Monday, March 4, 2024

It’s Wednesday. The de Young museum is displaying hundreds of works by Bay Area artists through Jan. 7. Plus, we’ll be off the rest of the week for the Thanksgiving holiday.Over the weekend, I visited the spectacular de Young Open, a dizzying exhibition of Bay Area artists’ work at the de Young Museum, San Francisco’s flagship art museum in Golden Gate Park.

The 883 works in the exhibition were selected through an open submission process that invited artists living in any of nine Bay Area counties to submit paintings, sculptures, photography and more. The event, which the museum plans to hold every three years, follows a format more often seen at community centers, schools and smaller museums, as my colleague Jori Finkel reported.

“In the United States, no major museum other than the de Young does an open call on such a large scale, perhaps because it goes against the grain of how museum professionals these days are trained,” Jori wrote.

“It’s an experiment that changes the role of curators from rather controlling gatekeepers to highly democratic door openers,” she continued. “And that means that some of the work is horribly — or wonderfully, depending on your point of view — out of touch with curatorial and market trends.”

Read Jori’s article.

The current exhibit, which runs through Jan. 7, is the de Young Open’s second iteration. The first, in 2020, was held in part to help artists who were struggling financially during the pandemic. It was also a celebration of the museum’s 125th anniversary.

“It felt like we were doing something for the city and artists in that dark period, a real boost for the institution and a boost for the community,” the museum’s director, Thomas Campbell, told Jori.

This time around, artists submitted 7,766 works for consideration, and a group of de Young curators and local artists narrowed the choices down to 883. They are displayed in salon style, hanging nearly floor to ceiling in eight large galleries.

“One of the most distinguishing characteristics of the de Young Open is that it really takes the pulse of Bay Area artists in the moment,” Timothy Burgard, curator-in-charge of American art for the Fine Arts Museums of San Francisco, told KQED. He said there were works addressing the Jan. 6 attack, the war in Ukraine, women’s rights, climate change and other themes.

And in a true sign of the times, there were 27 entries submitted that were generated by artificial intelligence. The judges, who were unaware of that, did not choose any of them for display.

“When you look at them, you can understand why — they look like Frankenstein monsters, cobbled together by sourcing imagery on the web,” Burgard said. But he predicted that they were just the beginning: “In three years, for the next triennial, 2026, there will not be 27 entires that are A.I.-generated. There will probably be hundreds, if not thousands.”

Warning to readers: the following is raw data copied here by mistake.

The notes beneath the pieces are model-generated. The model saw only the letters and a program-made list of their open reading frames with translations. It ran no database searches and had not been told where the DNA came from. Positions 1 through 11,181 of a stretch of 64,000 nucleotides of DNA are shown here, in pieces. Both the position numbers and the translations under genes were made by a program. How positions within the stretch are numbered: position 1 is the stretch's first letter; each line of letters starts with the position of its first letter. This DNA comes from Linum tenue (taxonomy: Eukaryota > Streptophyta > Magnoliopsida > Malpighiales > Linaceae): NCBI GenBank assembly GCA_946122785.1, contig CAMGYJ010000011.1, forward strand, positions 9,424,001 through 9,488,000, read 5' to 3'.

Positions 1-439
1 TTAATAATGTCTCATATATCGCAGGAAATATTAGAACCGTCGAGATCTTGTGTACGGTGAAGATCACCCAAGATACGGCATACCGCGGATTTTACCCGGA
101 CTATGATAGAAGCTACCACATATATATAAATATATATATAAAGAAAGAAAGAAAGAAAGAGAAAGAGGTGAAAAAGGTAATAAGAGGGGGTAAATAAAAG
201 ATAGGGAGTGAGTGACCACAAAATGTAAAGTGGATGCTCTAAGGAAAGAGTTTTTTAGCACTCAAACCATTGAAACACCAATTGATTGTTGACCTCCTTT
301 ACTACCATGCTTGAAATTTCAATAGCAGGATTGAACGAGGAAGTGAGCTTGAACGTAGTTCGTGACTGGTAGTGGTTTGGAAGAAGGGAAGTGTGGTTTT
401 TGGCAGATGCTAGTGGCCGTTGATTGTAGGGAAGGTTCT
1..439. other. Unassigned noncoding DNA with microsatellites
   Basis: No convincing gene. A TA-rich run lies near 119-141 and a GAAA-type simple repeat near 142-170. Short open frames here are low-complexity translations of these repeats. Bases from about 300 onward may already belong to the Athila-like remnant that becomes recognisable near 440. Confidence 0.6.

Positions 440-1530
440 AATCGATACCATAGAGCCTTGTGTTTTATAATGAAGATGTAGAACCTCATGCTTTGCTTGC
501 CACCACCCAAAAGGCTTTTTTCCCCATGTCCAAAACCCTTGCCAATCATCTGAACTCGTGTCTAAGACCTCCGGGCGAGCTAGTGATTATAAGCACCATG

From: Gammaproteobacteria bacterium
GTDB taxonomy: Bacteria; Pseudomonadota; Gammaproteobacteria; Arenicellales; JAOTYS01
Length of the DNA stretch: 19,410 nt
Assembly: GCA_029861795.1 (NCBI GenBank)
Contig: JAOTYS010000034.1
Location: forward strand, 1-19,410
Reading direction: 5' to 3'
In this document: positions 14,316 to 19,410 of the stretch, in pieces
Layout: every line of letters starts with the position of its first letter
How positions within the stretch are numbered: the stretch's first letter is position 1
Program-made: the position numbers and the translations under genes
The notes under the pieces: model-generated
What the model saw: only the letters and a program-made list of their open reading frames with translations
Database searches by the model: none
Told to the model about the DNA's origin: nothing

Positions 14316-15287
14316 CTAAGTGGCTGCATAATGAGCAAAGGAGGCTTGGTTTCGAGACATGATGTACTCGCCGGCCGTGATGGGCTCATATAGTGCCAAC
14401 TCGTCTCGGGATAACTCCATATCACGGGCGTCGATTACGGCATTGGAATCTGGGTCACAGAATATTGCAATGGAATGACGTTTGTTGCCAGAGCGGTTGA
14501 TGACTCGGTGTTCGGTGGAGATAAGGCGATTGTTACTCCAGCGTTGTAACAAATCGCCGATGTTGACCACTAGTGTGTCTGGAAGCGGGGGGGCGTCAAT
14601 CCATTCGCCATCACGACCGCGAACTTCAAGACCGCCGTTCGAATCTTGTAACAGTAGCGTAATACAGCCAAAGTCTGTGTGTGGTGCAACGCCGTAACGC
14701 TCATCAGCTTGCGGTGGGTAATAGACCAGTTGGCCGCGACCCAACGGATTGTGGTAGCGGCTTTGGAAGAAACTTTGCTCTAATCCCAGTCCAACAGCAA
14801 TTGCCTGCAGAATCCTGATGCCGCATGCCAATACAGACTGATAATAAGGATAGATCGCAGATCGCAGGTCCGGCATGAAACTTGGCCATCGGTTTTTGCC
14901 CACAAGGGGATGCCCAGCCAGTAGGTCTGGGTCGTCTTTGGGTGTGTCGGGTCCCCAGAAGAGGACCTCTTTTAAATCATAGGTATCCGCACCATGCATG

If you read one story today, make it this

Two years in the American West with the country’s elite firefighters.

Where we’re traveling

Today’s tip comes from Dick Sacco, who lives in San Clemente:

“Rockefeller Forest in Humboldt Redwoods State Park is one of a kind and that’s why my wife, Shirley, and I have biked it many times over the last 28 years. It’s like going back a thousand years in time!

With 10,000 acres of old-growth trees, Rockefeller is the largest single stand of coast redwoods on the planet, just waiting for you to bike up Mattole Road and enjoy their splendor. Can you imagine what it’s like to ride between trees that tower over you, many in the 350-foot range? There are no coffee shops or pizza places along the way. Just peace and tranquillity.

When you are done for the day, nearby Albee Creek and Burlington campgrounds provide real camping in a tent under the tall trees. Had not the founders of the Save the Redwoods League led the fight to save these magnificent giants, we would today be biking through a devastated stand of stumps.

Shirley feels that we should never forget the generosity of John D. Rockefeller Jr., who contributed so much to save these trees from the sawmill. Now it’s time for me to get on my bike and catch up to her as she sets a fast pace up the road through the forest!”

Tell us about your favorite places to visit in California. Email your suggestions to CAtoday@nytimes.com. We’ll be sharing more in upcoming editions of the newsletter.

And before you go, some good news

Fans of Northgate Markets, the family-owned Southern California supermarket chain, got a treat last week in the form of a brand-new Mexican bazaar-style market in Costa Mesa.

The market, called Mercado González in honor of Don Miguel González and Doña Teresa Reynoso de González, the husband-wife duo who founded Northgate Markets in the 1980s, offers a vibrant cross-section of Mexican culture, including a wide range of foods, traditional pantry staples and artisan crafts, The Orange County Register reports.

Food stands serve up plates of slow-cooked pork, Sinaloa-style sushi and seven varieties of hot chocolate. Colorful murals created by Claudio Limón, an artist from Guadalajara, jump out from the walls, and live music completes the experience.

The emporium, on Harbor Boulevard, is open seven days a week, from 6 a.m. to 11 p.m.

Thanks for reading. We’ll be back on Monday. Happy Thanksgiving. — Soumya

P.S. Here’s today’s Mini Crossword.

Maia Coleman, Briana Scalia and Halina Bennet contributed to California Today. You can reach the team at CAtoday@nytimes.com.

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